The Virgin Blue
Softcover, Audio, CD
Reviewed by G. Hall
racy Chevalier seemingly came from nowhere to overnight acclaim when
The Girl with a Pearl Earring
was published several years ago. This story of a maidservant in the household of 17th century Dutch painter Johannes Vermeer is a superbly written novel which continues to enthrall readers. Her next book,
- about a young girl in a Victorian London household - is initially not as eye-catching, but just as good. Now Chevalier's first novel,
The Virgin Blue
, has been published for the first time in the US. It features dual stories. One is about a modern American woman, Ella Turner. She is in a small village in southwestern France with her architect husband who is on an assignment there. The other tale features Isabelle Tournier and takes place in the late 1500's in the same region. This was a time when there was great strife between Huguenot followers of John Calvin and the Catholics in the area.
s a child, Isabelle is drawn to a church statue of the Virgin Mary, which sits in a niche painted a very special blue. When it is first installed there the sun's rays light up the statue and then Isabelle's hair, turning it a coppery color. From then on she is called
by the local people who begin to fear her. As the village becomes more strongly Huguenot, the statue is destroyed and Isabelle becomes more of an outsider because of her mystical link to the Virgin. All her life she continues to dream of the virgin and that special blue. Later Isabelle becomes pregnant by Etienne du Moulin and marries into his family, who still fear her. As Huguenots, during the persecutions in the 1570's, the du Moulins are forced to flee to Switzerland. Trouble erupts within the family when the hair of Isabelle's daughter Marie starts to turn the same coppery red color as her mother's.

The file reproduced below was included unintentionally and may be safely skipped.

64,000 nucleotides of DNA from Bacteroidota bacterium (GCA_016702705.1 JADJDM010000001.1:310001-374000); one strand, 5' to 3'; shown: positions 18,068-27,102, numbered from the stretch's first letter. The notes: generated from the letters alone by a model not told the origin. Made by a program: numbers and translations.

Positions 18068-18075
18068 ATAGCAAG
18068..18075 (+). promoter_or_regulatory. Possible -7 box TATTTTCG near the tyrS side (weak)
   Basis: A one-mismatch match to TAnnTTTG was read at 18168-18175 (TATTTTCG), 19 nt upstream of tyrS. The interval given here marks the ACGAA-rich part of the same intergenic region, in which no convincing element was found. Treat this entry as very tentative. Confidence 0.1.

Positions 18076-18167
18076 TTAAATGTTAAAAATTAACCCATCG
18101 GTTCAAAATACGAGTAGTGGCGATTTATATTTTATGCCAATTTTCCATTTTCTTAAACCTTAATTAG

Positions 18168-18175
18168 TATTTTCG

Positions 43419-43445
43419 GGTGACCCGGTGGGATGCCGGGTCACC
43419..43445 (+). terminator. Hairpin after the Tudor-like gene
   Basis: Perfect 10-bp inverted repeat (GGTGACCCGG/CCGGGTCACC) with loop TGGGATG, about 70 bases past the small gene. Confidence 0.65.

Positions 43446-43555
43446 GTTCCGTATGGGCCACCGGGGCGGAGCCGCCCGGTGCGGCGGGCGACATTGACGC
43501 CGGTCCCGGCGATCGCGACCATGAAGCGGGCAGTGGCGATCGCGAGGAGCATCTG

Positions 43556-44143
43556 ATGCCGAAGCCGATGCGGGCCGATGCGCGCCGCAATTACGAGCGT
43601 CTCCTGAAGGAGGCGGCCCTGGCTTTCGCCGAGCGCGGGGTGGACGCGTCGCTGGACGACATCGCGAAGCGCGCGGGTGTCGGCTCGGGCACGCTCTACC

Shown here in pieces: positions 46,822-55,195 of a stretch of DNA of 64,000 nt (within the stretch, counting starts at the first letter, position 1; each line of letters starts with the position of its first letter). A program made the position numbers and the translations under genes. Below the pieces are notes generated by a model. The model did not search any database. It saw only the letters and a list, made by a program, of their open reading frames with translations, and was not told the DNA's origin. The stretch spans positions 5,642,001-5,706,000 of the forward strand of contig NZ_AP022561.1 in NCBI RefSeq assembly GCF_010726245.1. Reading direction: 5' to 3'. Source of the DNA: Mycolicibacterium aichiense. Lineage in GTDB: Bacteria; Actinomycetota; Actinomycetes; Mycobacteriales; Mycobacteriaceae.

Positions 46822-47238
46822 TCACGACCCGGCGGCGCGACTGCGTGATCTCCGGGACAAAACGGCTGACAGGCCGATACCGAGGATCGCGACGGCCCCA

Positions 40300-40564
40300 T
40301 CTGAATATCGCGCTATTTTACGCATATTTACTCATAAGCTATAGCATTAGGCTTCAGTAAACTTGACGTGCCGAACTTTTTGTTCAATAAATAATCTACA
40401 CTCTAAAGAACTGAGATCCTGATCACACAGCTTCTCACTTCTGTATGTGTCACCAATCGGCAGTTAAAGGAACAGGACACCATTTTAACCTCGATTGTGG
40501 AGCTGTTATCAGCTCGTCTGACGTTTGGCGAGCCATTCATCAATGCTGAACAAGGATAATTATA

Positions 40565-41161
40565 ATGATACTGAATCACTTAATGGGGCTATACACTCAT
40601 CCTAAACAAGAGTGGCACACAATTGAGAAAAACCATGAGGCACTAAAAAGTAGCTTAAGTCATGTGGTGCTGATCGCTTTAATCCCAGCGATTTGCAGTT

n the modern story, Ella has high hopes for life in a picturesque small French village and works to improve her French. But in reality the residents are unwelcoming to the American stranger and Ella finds herself with time on her hands. When Ella and Rick decide to start a family, Ella starts to have vivid and alarming dreams which are strangely permeated with a deep blue color. These occur only after the couple make love. Eventually Ella decides to occupy her time by researching her French Tournier ancestors who are from this area. Her search takes her to the local library where she is drawn to librarian Jean Paul. Gradually the strange blue color becomes a stronger presence in her life and inevitably draws her to her ancestor Isabelle Tournier.
t is fascinating to compare this book to Chevalier's later ones and see how she was still fine-tuning her writing skills. The deep interest in history, which continues in the later books, is already present. Chevalier is a master at depicting settings, and the reader can easily visualize the difficult and superstitious times in which Isabelle lived. The author also excels in creating 3-dimensional, believable characters. Though
The Virgin Blue
is not as accomplished as the author's later novels, it is a worthy first act for a wonderful writer.
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